Retrieving High Precision River Stages and Slopes from Space
Ernesto Rodriguez(1) and delwyn moller(2)
Jet Propulsion Laboratory,
4800 Oak Grove Drive,
Pasadena, CA 91109,
(2) jet propulsion laboratory, 4800 Oak Grove Drive, Pasadena, 91109, United States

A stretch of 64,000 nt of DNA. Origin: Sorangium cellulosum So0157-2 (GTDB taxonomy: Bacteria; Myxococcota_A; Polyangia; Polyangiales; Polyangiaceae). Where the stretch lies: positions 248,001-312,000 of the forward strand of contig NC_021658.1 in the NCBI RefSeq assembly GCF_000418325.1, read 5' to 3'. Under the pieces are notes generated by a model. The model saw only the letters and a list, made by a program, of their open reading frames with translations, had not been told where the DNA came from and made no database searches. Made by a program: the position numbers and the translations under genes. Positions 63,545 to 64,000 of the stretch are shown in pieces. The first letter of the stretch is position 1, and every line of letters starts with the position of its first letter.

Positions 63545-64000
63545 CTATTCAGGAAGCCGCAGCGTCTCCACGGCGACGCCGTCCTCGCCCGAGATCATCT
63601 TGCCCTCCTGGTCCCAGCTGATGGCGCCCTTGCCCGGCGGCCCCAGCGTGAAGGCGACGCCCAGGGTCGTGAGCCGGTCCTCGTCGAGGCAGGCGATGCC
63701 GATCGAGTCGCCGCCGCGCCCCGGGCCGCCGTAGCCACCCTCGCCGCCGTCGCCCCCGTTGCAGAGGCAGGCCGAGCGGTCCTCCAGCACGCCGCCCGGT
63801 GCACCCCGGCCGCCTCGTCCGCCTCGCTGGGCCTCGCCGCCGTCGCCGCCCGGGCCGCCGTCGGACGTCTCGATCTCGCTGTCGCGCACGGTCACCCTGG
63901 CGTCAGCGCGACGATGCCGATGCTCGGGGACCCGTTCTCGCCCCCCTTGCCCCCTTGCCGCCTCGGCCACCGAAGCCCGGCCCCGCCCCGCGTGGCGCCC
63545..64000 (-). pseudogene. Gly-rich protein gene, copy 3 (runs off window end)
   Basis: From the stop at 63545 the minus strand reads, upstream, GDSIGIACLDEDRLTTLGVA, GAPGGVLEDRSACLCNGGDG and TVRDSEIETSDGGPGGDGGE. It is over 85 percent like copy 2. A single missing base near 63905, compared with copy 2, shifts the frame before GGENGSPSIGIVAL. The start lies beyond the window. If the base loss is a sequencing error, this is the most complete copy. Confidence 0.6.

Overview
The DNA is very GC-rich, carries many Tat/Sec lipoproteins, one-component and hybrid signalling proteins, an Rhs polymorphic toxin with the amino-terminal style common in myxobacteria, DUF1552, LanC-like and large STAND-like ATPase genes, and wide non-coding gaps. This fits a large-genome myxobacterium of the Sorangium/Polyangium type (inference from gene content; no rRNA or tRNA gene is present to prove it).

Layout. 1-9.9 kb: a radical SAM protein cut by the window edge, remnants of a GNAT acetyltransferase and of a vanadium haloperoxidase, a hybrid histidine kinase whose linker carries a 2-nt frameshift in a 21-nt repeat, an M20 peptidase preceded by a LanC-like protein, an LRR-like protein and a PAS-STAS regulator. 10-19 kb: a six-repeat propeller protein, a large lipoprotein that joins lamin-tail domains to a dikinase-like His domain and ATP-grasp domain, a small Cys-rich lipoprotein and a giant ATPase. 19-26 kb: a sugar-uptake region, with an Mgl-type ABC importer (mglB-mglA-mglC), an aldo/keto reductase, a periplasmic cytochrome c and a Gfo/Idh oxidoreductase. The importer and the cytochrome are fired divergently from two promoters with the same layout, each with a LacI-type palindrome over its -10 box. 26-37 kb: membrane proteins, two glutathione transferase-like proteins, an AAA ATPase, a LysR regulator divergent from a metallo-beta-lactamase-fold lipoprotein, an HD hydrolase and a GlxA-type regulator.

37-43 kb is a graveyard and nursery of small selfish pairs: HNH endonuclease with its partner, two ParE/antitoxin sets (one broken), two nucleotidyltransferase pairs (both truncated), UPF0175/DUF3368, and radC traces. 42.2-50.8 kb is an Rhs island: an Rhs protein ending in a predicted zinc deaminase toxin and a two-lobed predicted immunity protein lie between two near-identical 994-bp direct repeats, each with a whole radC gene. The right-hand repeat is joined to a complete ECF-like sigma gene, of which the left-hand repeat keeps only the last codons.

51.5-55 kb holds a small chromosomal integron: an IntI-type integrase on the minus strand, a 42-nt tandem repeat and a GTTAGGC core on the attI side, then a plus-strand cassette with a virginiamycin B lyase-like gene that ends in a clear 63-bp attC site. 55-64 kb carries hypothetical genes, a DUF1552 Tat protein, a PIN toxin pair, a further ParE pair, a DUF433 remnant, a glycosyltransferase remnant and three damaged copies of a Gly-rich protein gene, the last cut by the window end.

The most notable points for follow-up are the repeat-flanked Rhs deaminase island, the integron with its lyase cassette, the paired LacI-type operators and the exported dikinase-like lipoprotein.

Conventional radar altimetry has been successful in retrieving water level measurements at altimeter crossings with an accuracy of 10cm to 20cm. Although promising, this measurement accuracy is insufficient to provide global monitoring of fresh water bodies, as has been proposed by the WatER mission, for instance. In this paper we examine in detail the error sources that a near-nadir synthetic aperture radar interferometer, such as the KaRIN instrument proposed to meet the WatER requirements, will be subject to and demonstrate that with appropriate calibration techniques, measurements of river stage with an accuracy of approximately 5 cm and river slope with an accuracy of 1 cm/1km can be obtained. In the first part, we examine the main error contributors to the height measurements and quantify the expected magnitude of the errors. The errors sources examined include tropospheric effects, spacecraft orbit and attitude stability, the effect of vegetation, and the effect of topographic lay-over. These sources of error are examined analytically and also with the help of an instrument simulation which includes all error sources to generate simulated measurements. Simulated performance results will be presented for the Ohio river basin and for the Amazon basin at the Solimoes/Puros confluence. In the second part, we examine calibration techniques to mitigate the errors mentioned above and demonstrate the feasibility of achieving the height and slope performance given in the first paragraph. Simulated calibration results will be presented for both Ohio and Amazon basins. Finally, we propose a method for processing the interferometer data to optimally filter random measurement noise and provide high precision estimates of river stage and slope which can be assimilated simply into hydrologic models or used in conjunction with ancillary data or physical assumptions to provide estimates of river discharge.